Let it be known: I am very rarely moved to write album reviews. Usually I find them too daunting. This is the first album I’ve listened to that not only inspired a strong opinion, but one that I felt compelled to share in writing. So basically this is my first ever non-soundtrack album review. Crazy, right? Maybe I’ve just reached “that point” in my blogging career, but all I know is I’m going with it.
It should also probably be known: I have seen Edward Sharpe and The Magnetic Zeros more times live than any other band. Treasure Island, Lollapalooza, Coachella…their own show at the Mayan in Los Angeles. Four times may not seem like a lot to you more worldly concert-goers, but four times in one year? I consider that a lot.
So naturally when I heard that kooky frontman (and Los Angeles native) Alexander Ebert was releasing a solo effort I was intrigued – albeit a little skeptical. Unfamiliar with his Ima Robot work, but certainly aware of his background in hip hop, the only comparison I had to draw from at the time of listening is his work with the Zeros. What makes that collective so enjoyable is the happy, hippie, Kumbaya group sing-along feel. Ebert may be the one prancing around the stage shirtless, but what really defined the group was, well, the group. So what would he sound like on his own? Would he stay in he stay in character as the beloved sprite of Edward Sharpe? Adopt a new persona altogether?
Alexander, released earlier this month on Vagrant Records, managed to be exactly what I hoped while also catching me off guard. The first four songs are my favorites on the album. “Let’s Win,” “Awake My Body,” and especially “In The Twilight,” are all sweet and catchy, with a sneaky tendency to worm their way discreetly into your brain and cause you to smile before you know what hit you.
Not to say that “Truth” – the third track on the album, and first single from it – doesn’t, the song is just a total departure from the rest. Not just out of the first four, but the entire album. In “Truth” we can hear echoes of Ebert’s hip hop past, but through an indie folk filter that gives the lyrics an almost spoken word feel.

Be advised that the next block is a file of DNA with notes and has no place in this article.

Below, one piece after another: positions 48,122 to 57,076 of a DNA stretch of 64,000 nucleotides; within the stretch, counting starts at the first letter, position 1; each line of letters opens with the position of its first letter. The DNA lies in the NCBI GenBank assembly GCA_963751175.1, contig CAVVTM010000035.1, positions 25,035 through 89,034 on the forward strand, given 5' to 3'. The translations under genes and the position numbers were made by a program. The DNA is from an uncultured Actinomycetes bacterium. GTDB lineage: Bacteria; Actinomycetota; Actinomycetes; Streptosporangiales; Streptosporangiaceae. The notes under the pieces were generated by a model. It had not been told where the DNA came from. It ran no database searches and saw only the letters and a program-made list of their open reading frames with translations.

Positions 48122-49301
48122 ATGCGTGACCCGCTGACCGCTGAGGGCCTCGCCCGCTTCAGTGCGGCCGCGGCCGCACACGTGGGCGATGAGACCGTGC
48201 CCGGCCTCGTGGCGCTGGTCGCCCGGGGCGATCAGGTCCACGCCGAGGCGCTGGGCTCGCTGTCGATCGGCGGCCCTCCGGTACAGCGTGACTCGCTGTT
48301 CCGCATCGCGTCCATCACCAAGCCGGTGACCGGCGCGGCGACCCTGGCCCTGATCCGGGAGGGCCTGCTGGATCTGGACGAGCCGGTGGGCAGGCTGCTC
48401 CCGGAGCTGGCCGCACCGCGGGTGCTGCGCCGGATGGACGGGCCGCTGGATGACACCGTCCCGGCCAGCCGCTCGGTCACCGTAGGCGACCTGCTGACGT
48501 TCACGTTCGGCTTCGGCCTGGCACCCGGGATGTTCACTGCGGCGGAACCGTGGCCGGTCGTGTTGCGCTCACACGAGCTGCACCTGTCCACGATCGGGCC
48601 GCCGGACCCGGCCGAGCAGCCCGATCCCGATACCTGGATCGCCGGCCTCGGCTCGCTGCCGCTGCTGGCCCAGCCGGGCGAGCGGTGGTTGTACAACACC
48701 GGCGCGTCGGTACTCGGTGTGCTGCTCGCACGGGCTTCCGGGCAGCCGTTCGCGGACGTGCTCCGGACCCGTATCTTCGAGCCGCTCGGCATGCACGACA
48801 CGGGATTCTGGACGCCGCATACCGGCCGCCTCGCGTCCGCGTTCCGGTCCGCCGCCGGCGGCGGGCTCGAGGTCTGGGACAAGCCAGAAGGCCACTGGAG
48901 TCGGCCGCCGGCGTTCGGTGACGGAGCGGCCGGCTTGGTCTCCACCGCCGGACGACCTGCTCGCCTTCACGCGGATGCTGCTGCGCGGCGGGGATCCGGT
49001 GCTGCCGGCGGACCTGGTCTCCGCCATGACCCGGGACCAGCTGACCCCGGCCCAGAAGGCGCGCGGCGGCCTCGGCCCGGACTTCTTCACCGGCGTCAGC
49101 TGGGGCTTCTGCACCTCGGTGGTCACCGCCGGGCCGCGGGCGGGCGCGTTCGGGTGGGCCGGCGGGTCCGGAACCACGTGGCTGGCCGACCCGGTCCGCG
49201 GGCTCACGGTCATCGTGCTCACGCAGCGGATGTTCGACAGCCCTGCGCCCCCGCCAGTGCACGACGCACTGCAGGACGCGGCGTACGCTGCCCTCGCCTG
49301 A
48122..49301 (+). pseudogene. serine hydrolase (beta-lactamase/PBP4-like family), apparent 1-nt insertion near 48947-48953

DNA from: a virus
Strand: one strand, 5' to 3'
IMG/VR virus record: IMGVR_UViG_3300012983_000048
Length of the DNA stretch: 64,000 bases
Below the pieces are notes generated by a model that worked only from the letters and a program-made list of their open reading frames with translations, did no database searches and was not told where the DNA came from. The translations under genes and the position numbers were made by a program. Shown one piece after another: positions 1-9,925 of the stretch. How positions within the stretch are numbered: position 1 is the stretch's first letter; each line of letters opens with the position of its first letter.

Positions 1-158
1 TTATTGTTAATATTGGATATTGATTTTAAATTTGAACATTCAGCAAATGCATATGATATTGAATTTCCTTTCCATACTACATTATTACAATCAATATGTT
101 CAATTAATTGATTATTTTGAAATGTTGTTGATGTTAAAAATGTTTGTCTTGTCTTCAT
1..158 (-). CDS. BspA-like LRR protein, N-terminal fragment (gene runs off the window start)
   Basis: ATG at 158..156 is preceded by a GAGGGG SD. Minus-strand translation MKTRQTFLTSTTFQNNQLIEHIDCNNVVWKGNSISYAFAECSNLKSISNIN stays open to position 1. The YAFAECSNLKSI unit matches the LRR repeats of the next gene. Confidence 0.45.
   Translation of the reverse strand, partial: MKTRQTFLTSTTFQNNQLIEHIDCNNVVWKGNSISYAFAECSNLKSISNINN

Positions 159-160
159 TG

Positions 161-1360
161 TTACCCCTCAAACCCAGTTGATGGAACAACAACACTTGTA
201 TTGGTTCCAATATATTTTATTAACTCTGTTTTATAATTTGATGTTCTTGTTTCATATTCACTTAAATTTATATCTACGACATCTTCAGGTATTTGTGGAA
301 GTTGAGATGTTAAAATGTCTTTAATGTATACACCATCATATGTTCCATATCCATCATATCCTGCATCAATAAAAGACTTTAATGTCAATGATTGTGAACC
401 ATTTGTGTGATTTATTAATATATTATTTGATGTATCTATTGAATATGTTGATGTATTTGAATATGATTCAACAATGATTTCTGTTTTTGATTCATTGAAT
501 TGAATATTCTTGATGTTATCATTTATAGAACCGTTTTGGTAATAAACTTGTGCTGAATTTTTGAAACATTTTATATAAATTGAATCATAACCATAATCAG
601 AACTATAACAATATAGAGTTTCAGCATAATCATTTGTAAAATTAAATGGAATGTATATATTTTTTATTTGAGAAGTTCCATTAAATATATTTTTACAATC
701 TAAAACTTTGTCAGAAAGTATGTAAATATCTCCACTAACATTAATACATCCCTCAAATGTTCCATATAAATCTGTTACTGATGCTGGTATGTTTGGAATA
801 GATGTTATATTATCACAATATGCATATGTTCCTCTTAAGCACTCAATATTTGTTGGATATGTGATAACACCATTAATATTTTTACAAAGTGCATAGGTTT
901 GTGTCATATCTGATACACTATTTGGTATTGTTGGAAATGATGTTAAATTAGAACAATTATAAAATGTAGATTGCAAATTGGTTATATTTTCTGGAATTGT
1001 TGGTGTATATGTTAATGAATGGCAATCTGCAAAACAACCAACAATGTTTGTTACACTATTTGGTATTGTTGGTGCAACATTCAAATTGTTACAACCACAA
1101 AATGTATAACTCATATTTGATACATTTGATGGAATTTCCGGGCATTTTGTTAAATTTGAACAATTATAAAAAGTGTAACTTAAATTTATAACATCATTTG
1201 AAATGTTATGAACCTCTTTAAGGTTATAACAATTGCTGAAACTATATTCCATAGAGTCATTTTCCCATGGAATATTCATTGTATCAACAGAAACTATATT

The star of each track is his voice, adorned with a new unexpected sound – snaps, claps, clarinet, viola, trumpet, the aforementioned dash of hip hop on “Truth”, a soulful swagger on “Bad Bad Love.” Also true to Ebert’s persona: the quirky last song, “Let’s Make A Deal, To Not Make Deal,” which sounds more like a nursery rhyme or a kids song, but with lyrics like, “drop your fears like little turds.” You it’s hard not to laugh, reminded that at the end of the day this is still the same person known performance antics like prancing around shirtless and climbing up trees.
On the whole though, what I loved about Alexander is its simplicity. The album makes the listener feel as though we were invited into an experimental session in Ebert’s bedroom, while still retaining all the charm of the Edward Sharpe collective. Add the knowledge that Ebert played every instrument you hear, learning whatever he didn’t know the viola and clarinet, and the accomplishment is all the more impressive.
Buy Alexander, the self titled solo debut from Alexander Ebert, here. Recommended for listening while driving on a sunny day, cleaning your room on a rainy day, lying on the beach and smiling.